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Pirates are best known for their impact in southern seas, such as the Caribbean and Mediterranean Seas around the time known as the Golden Age of Piracy from 1690–1730. This article focuses on an area further north, where the history of piracy is less known. In the 1600s, Northern Norway and the northern trading routes to Russia were frequently (or sometimes not) exposed to the threats of pirates and privateers. The trade along the Northern Sea Route must have been tempting for pirates and privateers, especially the long distance trading routes to Arkhangelsk, where merchants traded luxury goods from inland Russia. Through some examples of piratical attacks on local and international merchant shipping outside Vardø and the Russian coast around Kola, the White Sea and Arkhangelsk, the article explores what drew the pirates, where the pirates and/or privateers came from, and how the government dealt with the matter. One important measure to reduce the pirate threat was the use of the Danish-Norwegian navy. The navy had frequent orders to patrol Danish-Norwegian waters to look for possible threats to the Danish crown, such as pirates, merchants without authorization to trade and whale hunters without permission. This is a new research field, where there is still a lot of research to be done before it is possible to say much about the extent to which the pirates attacked these areas and how important the government’s dealings with them were.
This article discusses early evidences of Enlightenment-inspired thinking among the clergy of six neighbouring parishes on the northwestern coast of Norway. My focus has been on «Syvstjernen», a society of seven vicars active around 1720. «Syvstjernen» is well known for the role it played in the early history of pietism in Norway, but in this article, the objective has been to shed light on the members’ intellectual interests. The main source of this study has been the book collections left by four of the seven vicars. These are catalogued in the clerical probate records of the Trondheim, Nordmøre and Romsdal deaneries. A number of non-theological works have been identified in the vicars’ book collections, indicating knowledge among the deceased book owners of the ideas leading to the introduction of the Enlightenment in Norway. Nine of the sons of these well-educated vicars also became prominent representatives of the Enlightenment, which demonstrates the impact of their intellectual environment on their later endeavours.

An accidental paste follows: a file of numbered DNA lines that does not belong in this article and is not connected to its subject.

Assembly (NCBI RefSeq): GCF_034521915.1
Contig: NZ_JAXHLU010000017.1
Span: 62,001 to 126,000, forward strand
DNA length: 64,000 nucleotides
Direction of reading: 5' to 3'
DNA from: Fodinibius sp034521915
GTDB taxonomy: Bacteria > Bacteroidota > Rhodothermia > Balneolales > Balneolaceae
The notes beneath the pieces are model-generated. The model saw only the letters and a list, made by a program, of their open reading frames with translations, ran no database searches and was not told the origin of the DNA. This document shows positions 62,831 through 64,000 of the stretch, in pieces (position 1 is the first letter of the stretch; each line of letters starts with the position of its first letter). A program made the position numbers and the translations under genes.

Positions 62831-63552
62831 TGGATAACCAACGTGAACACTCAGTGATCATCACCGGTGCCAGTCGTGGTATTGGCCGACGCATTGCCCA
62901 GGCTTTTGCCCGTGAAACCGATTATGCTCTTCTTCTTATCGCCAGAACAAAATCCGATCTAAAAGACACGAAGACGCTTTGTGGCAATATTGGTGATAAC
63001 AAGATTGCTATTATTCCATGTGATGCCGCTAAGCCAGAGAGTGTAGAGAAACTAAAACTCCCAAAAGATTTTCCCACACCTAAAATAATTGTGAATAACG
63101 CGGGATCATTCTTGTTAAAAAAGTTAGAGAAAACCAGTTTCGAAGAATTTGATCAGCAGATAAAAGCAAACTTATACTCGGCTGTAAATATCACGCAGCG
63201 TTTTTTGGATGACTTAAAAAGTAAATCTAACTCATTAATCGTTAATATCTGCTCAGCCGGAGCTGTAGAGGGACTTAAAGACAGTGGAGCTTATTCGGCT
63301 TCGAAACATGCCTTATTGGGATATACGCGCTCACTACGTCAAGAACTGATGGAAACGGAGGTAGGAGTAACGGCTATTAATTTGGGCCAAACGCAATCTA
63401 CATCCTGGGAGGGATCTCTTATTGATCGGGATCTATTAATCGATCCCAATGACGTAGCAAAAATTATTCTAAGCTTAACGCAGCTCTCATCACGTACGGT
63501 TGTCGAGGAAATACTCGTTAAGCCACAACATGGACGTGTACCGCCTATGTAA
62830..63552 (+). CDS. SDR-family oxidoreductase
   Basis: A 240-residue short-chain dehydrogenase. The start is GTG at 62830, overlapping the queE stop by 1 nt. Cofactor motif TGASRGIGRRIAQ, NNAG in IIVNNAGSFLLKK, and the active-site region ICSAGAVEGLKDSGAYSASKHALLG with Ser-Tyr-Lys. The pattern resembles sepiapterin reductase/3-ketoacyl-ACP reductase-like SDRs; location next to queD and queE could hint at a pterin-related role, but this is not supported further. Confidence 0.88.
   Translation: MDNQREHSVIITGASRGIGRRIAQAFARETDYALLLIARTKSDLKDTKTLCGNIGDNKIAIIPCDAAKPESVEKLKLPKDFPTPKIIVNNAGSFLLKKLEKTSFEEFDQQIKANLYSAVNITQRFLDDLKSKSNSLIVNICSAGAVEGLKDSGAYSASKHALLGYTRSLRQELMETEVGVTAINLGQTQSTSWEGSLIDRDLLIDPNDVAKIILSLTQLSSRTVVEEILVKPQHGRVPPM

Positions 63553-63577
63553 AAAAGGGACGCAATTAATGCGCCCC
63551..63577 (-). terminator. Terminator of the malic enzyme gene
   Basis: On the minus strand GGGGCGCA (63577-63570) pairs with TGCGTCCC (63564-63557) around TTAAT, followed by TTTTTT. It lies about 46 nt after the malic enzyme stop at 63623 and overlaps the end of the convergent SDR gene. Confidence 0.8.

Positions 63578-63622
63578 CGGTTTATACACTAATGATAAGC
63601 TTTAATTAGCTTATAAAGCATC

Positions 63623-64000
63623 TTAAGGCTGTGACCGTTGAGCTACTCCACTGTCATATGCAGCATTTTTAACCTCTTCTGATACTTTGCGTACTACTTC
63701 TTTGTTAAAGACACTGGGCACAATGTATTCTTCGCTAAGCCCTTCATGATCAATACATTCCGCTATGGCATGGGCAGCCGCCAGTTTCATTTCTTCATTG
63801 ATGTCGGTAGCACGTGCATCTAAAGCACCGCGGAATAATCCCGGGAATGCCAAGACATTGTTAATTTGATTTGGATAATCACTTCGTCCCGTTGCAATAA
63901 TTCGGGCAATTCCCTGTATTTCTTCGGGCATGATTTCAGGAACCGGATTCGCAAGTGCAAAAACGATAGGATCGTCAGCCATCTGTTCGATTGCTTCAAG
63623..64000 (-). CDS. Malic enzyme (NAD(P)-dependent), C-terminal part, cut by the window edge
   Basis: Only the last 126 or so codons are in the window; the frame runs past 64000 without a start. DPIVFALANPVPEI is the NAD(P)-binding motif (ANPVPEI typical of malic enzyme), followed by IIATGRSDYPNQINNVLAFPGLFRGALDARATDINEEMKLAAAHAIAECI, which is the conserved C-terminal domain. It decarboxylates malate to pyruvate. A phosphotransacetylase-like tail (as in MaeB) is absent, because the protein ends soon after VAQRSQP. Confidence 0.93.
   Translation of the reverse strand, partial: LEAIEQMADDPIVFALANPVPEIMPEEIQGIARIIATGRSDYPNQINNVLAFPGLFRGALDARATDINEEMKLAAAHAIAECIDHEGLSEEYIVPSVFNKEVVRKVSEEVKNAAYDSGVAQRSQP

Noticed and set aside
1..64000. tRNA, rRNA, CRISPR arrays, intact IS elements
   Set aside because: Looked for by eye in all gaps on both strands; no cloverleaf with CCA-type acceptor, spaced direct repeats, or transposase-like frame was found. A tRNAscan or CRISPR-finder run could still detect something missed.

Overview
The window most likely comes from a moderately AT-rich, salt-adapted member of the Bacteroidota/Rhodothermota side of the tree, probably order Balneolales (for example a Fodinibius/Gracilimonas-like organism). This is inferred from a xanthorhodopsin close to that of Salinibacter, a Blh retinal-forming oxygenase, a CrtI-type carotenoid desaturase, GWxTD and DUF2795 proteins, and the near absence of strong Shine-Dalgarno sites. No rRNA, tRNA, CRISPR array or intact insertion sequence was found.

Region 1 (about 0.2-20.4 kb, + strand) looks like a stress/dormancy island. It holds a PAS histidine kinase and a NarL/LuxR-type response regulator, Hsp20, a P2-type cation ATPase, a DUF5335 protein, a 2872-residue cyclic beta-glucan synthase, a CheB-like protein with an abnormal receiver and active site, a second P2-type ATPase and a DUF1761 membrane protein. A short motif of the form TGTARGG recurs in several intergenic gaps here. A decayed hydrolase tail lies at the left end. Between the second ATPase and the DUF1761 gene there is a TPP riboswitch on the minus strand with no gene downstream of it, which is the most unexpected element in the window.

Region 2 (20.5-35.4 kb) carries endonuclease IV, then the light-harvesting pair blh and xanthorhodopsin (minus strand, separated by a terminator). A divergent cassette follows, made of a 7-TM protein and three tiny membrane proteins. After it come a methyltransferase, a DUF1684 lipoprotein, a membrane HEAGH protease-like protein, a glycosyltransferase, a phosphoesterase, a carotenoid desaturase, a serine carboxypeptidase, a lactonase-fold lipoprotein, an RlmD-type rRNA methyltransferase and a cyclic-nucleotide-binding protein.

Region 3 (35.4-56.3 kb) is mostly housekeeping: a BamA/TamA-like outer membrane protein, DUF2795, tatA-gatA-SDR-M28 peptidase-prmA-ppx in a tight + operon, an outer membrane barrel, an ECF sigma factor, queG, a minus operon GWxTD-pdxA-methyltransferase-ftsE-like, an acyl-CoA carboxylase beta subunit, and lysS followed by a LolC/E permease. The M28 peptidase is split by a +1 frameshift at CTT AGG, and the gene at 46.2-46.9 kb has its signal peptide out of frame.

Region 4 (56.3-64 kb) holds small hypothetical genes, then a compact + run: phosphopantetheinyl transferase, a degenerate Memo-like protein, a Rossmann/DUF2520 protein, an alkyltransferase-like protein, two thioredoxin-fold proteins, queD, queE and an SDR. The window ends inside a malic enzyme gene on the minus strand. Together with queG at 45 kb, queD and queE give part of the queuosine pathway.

This article examines the causes of school absence and the decrease in school absence in the inner parts of Vest-Agder between 1850 and 1890. The study’s point of departure is the implementation of the School Law of 1860 in these hardscrabble and egalitarian rural societies. The study finds that the school absence decreased by 67 percent between 1850 and 1890, and that the reduction mainly took place in two periods: Between 1860 and 1864 and from 1874 to 1878. Diseases, child labor and a lack of interest in school stand out as the main causes of school absence in the period 1850–1890. Living conditions and diseases were root causes that were inelastic, and which changed slowly during the period. The article explains the two main decreases in school absence in the period by changes in attitude among the common people. Causes for these changes seem to be social pressure, a better and more useful school and new communities, where the common people could put to use the skills and knowledge that the school increasingly gave them. Finally, the article places this local development in the context of the broader modernizing processes in the period, and argues that the common people actively contributed to the development and modernization of their own communities.
The damming up of Røsvatnet Lake undoubtedly brought about a number of adverse effects for biodiversity, the landscape, traditional industries, recreation and cultural heritage. Changes in the ecological basis of the lake were entirely of human origin. Erosion, stagnant water, forest destruction and decimation of fish stocks were direct consequences of the dam, which was part of the government's efforts to modernize the country after World War II. Residents around Røsvatnet Lake experienced modernization largely negatively and it was difficult for informants to point to significant progress in the wake of the procedure. Roads, electricity and machining technology would have come anyway, even if they had been subject to delay. A lot of extra effort without financial compensation had to be carried out to save material assets in 1957, as a result of the forced damming up. It appears as not only one of the largest in northern Europe, but also as one of the very worst. Like the large hydropower regulations in settled areas elsewhere in Europe, the official view was that one had to accept deterioration to achieve improvements.